With the increasing use of drones in the country where the projected value of the industry and market is placed at around US$885.7 million, there is an imperative need to focus on Counter-Umanned Aircraft Systems (C-UAS) whose solution market is expected to touch US$1.2 billion by 2025.
In a study by Ernest and Young (EY) India and trade body (FICCI), it was emphasized that the potential advantages of drone use cases and applications far outweigh the approach to outright ban the import, manufacture or usage of drones.
The C-UAS technologies have been used across multiple countries to prevent the risk of disruption or destruction caused by drones. Given the applications of C-UAS technologies, experts forecast that this market is expected to initially spurt and then the drone market is expected to grow.
The C-UAS markets help detect, identify and neutralize different types of risks from drone usage. Broadly, drone usage could pose a threat to privacy, security or a penetration risk and an effective C-UAS technology would need to timely identify and address these risks.
With smugglers now using drones to transport contraband across borders dropping prohibited items in sensitive areas like prisons and other restricted places, these have the capacity to enable security risks as they circumvent the traditional security processes.
Drones can be used to create covert channels of communication using peripherals like multifunction printers and LEDs in hard drives revealing that drones along with the requisite payloads can be used for increasing penetration risks to cause data leakage.
Considering the drone platform and the number of different payloads which can be used on the platform, C-UAS technologies have seen extensive investment and development. The competition between “hackers” who leverage technology to expose different types of risks, with or without malicious intent, which require preparation are mostly at the global level, but the possibility of similar usage in India cannot be ruled out and so C-UAS technologies have greater importance.
The Directorate General of Civil Aviation (DGCA) released the Civil Aviation Regulations (CAR) in August 2018 to be implemented effective December 2018 marking a significant milestone in drone adoption in India, since it sought to regulate and legitimize drone ownership and operations, both of which were not strictly legal at the time.
According to the CAR, UAVs are categorized into nano, micro, small, medium and large based on their weight classification. Thus, increasingly higher safety related requirements are prescribed in the policy document for each subsequently higher category of UAVs. Even operational accountability goes up progressively as per categorization.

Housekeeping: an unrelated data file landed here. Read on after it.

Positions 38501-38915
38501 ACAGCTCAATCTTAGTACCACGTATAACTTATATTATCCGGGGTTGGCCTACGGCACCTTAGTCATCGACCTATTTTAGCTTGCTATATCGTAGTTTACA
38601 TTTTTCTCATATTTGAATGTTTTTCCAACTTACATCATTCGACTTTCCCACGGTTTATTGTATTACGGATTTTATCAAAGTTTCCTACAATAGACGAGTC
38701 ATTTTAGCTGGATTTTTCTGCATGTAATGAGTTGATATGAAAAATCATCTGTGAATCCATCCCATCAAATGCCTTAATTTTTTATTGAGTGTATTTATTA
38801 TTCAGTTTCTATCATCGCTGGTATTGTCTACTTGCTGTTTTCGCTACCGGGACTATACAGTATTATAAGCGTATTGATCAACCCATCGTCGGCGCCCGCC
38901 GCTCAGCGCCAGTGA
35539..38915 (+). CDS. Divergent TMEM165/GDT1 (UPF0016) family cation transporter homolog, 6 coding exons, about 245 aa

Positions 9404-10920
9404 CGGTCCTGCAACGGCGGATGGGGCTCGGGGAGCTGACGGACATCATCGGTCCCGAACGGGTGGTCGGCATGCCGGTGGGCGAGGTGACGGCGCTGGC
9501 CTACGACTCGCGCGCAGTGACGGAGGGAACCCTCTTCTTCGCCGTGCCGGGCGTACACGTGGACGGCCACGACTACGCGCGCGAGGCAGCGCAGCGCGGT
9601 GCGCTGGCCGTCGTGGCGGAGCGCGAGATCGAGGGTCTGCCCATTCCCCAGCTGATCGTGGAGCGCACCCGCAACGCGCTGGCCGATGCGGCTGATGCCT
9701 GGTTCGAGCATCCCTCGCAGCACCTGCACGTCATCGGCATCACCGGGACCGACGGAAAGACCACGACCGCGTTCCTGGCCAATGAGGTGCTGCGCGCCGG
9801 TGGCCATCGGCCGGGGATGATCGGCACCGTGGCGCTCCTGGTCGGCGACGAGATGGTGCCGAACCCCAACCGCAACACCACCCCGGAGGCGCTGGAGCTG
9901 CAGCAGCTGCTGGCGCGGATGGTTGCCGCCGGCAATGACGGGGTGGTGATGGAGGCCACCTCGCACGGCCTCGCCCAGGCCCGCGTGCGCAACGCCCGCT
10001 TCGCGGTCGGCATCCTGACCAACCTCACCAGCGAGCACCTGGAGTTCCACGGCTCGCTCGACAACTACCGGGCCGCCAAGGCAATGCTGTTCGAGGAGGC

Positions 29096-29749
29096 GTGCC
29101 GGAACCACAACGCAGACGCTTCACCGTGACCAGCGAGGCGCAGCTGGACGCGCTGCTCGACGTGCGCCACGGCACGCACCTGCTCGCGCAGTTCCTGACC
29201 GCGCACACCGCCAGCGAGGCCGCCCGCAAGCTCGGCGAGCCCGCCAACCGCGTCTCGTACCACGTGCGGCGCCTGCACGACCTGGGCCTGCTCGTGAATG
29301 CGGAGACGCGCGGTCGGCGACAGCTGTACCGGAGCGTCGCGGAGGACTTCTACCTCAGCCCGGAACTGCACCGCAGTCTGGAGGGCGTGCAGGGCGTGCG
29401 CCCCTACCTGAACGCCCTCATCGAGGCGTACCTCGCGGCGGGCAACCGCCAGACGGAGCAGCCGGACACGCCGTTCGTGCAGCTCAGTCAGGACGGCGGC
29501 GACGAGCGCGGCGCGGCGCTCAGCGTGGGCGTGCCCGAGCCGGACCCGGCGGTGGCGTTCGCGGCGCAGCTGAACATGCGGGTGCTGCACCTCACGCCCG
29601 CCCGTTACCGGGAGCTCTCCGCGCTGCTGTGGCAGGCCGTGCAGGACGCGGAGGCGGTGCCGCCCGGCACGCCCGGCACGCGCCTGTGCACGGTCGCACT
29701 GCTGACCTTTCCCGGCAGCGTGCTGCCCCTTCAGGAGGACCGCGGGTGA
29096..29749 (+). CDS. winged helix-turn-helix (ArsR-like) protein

The Civil Aviation Regulation provided for an online registry platform (Digital Sky) for drone ownership and operations, which is key to laying a strong foundation for an effective regulation. The Indian government intends to bring the policy level requirements to execution, with the Digital Sky Platform. This platform will enable all the UAVs, their owners and their operating entities – companies as well as individuals – to register with DGCA.
As per the regulation, all UAVs either imported, assembled or manufactured in India will need to get a Unique Identification Number (UIN), provided they meet specific hardware and software requirements based on their weight class. The policy also requires that the airspace be segregated into zone classifications at a state level, thus ensuring that the operating risks are mapped to not just aircraft type but also airspace within which such operations are proposed. Further, a minimum set of manufacturing guidelines have been introduced to bring elements of safety, security and privacy protection.
India is unique in its regulatory implementation, by means of its No Permission No Take-off (NPNT) policy for UAV operations. Under the process, each proposed UAV flight needs to have a permission token loaded on the UAV autopilot, to enable its take-off. The NPNT framework is proposed to be integrating UAV operating compliance requirements at the autopilot hardware and software levels.
The CAR framework for UAS in India provides a robust structure to mitigate the different types of risks from rogue drones. While the implementation mechanism is being put in place, it is also important to understand why the C-UAS technology is important from an Indian perspective. While CAR provides a framework to define the legality, C-UAS provides the array of counter measure options in case the regulation is not being followed.
According to some estimates, close to 50,000 drones were operating in India prior to policy notification (CAR, 2018) in August 2018. Almost all of these drones are not compliant to the NPNT requirements mandated in CAR. Even though the first official notice banning the use of UAVs in Indian airspace was issued by DGCA, way back in October 2014, it was difficult to enforce this ban. Notwithstanding their legalities or otherwise, of manufacture, import or assembly, these drones are currently facing an uncertain future since they would not be compliant to NPNT requirements. Limited ability to monitor flights of this latent population of unregistered drones highlight an immediate risk in operations and the need for C-UAS technologies.